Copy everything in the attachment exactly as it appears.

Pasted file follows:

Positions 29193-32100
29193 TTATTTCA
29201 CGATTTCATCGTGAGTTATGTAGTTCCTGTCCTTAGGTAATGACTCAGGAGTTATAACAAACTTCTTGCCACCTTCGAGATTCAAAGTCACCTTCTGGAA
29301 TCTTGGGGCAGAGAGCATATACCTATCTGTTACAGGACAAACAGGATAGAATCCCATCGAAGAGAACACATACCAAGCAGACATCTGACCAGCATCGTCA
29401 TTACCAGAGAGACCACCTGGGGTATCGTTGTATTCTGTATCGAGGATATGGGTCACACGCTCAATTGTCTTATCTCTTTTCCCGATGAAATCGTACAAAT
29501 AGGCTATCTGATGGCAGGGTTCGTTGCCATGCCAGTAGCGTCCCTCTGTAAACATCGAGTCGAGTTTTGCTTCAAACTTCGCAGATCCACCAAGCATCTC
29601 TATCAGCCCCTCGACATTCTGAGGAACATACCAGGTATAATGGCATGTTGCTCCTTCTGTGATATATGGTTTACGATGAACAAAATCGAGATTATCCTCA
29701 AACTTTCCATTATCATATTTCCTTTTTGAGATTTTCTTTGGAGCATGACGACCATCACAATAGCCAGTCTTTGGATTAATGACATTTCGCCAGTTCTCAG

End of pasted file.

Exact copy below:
Positions 29193-32100
29193 TTATTTCA
29201 CGATTTCATCGTGAGTTATGTAGTTCCTGTCCTTAGGTAATGACTCAGGAGTTATAACAAACTTCTTGCCACCTTCGAGATTCAAAGTCACCTTCTGGAA
29301 TCTTGGGGCAGAGAGCATATACCTATCTGTTACAGGACAAACAGGATAGAATCCCATCGAAGAGAACACATACCAAGCAGACATCTGACCAGCATCGTCA
29401 TTACCAGAGAGACCACCTGGGGTATCGTTGTATTCTGTATCGAGGATATGGGTCACACGCTCAATTGTCTTATCTCTTTTCCCGATGAAATCGTACAAAT
29501 AGGCTATCTGATGGCAGGGTTCGTTGCCATGCCAGTAGCGTCCCTCTGTAAACATCGAGTCGAGTTTTGCTTCAAACTTCGCAGATCCACCAAGCATCTC
29601 TATCAGCCCCTCGACATTCTGAGGAACATACCAGGTATAATGGCATGTTGCTCCTTCTGTGATATATGGTTTACGATGAACAAAATCGAGATTATCCTCA
29701 AACTTTCCATTATCATATTTCCTTTTTGAGATTTTCTTTGGAGCATGACGACCATCACAATAGCCAGTCTTTGGATTAATGACATTTCGCCAGTTCTCAG